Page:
How to…the CV

Ahh, the dreaded curriculum vitae….vita?…Latin? WHY?!…oh gosh!…either way, you know it well. It’s that nebulous document hidden somewhere in the depths of the files on your computer and you have no idea which version is the most up-to-date, what to include in it, how to write it, and ohhhhhh the formatting issues!! I’ve been there, your colleagues have been there, and we know you’ve been there too.

I’ve put together a list of suggestions and helpful hints on how to get your CV in perfect shape! But remember, it’s always a work in progress.

Tip #1. Save your CV with the date you have updated it.

I usually save mine as “TavassolieCV_12.4.15” and I keep them all in a folder on my computer called “CV.” This makes it easy to find when you want to update the latest version, and then all you have to do is “save as” with the current date you’re working on it. But remember two important details: (1) Always, always, always save your CV with your last name (i.e. “TavassolieCV”), you don’t want to be caught with some generic name like “CV” and run the risk of the recipient saving the wrong one or getting confused when they look through the applications, (2) when you are sending this CV to someone (maybe a recommender, job application, or internship) remember to DELETE the date and leave only your name, like above, “TavassolieCV.”

Tip #2. College stuff only, no high school…

Unless it’s super relevant. The general rule of thumb is, once you get to college, high school stuff doesn’t really matter, and you should only keep things on your CV that you participated in during college. However, this might not always be a strict rule. As long as it doesn’t take up more than 2-4 lines on your CV, you can include high school activities, as long as it’s relevant to your current career path.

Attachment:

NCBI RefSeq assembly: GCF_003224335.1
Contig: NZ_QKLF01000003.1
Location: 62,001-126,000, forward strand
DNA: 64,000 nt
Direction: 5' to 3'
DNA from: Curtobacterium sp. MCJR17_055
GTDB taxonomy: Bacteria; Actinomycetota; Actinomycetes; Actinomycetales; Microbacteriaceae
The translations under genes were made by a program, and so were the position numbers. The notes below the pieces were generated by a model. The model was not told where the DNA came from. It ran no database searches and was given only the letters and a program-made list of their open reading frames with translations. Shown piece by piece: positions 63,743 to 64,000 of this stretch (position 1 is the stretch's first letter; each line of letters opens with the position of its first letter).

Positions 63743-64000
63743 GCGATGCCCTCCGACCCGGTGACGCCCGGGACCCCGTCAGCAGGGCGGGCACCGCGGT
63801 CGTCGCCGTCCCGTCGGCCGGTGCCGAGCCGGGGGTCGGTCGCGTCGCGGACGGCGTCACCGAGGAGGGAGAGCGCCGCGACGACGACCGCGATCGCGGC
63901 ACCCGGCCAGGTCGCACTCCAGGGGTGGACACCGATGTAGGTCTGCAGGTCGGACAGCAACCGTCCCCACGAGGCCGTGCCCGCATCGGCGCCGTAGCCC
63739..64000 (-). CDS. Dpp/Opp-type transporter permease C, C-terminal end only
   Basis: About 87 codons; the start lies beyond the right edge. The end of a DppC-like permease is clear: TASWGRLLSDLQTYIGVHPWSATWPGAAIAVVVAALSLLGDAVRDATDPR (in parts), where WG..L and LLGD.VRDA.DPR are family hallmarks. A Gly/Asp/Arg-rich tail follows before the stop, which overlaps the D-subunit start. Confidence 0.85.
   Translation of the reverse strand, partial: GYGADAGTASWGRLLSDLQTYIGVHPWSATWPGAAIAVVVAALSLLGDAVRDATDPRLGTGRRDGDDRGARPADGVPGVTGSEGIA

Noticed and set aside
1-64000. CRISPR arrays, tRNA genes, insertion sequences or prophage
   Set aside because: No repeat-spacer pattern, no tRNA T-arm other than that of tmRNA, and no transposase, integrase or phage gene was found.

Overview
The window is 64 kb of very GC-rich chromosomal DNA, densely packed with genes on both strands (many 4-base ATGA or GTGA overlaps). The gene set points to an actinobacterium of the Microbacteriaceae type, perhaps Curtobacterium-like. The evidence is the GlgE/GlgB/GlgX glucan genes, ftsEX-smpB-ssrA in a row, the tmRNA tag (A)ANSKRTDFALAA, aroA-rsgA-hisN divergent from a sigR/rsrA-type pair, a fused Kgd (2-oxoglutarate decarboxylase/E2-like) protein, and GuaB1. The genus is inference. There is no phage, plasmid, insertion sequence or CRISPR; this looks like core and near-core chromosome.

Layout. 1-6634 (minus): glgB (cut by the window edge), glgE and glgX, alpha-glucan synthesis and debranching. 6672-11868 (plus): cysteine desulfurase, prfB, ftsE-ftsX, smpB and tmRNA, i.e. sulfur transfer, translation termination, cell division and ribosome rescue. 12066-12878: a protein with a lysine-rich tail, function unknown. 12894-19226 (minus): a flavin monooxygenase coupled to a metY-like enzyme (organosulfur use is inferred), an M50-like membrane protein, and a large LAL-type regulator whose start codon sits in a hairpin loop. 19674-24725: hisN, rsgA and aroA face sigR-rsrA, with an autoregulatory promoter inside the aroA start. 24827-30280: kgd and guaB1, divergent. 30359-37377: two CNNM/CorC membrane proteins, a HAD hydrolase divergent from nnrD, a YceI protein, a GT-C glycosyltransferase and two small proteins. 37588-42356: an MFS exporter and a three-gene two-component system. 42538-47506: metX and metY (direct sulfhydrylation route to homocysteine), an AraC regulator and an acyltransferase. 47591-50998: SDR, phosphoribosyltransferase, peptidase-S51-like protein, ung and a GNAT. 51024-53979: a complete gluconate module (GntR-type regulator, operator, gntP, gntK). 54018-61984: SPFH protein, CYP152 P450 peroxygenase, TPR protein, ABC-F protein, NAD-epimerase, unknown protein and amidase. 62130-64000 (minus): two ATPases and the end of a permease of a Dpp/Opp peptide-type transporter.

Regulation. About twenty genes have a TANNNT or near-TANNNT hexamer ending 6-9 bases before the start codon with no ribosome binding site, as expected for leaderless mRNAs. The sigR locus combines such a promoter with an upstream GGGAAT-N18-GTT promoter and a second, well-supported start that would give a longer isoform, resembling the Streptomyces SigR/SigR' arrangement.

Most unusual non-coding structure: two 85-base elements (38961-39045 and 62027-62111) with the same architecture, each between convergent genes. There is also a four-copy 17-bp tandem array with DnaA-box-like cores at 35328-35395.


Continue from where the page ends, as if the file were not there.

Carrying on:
Tip#3. Organization is key.

Your CV should go backwards in time. This means, in each section, the first item should be your most recent activity and your last item should be the oldest thing you have done. This will help the reader’s eye navigate through all your activities easily and quickly. No fancy fonts, no weird formatting. Keep it simple and easy to read.

Tip#4. What sections should you have?

Generally, organizing your activities and accomplishments into fewer categories is best. Too many categories with too few activities listed in each, not good. You should pretty much always have your “Education” listed somewhere towards the top of the CV. Then some sort of “Research Experiences” and/or “Work Experience” sections next. If you have received any “Awards” or “Honors” those typically go in their own section as well.

Tip #5. Do a little self-reflecting.

This tip comes from years of seeing people downplay their accomplishments. Think about every little thing you have done, received, volunteered for, helped with, etc. since the beginning of college. Put it all on there in the beginning. Then, talk to people (friends, professors, old bosses), show them your CV, and ask for advice. People love helping with this kind of thing. They will be able to tell you if something is relevant or not important to be on your CV and from here, you can start trimming down.

I’ve put together a few documents that might help even further.

Here is the resume and CV I used when I graduated college and applied for Research Assistant jobs.

Here is the CV I used when I was applying to graduate school.

Here is the CV I currently use to apply for internships.

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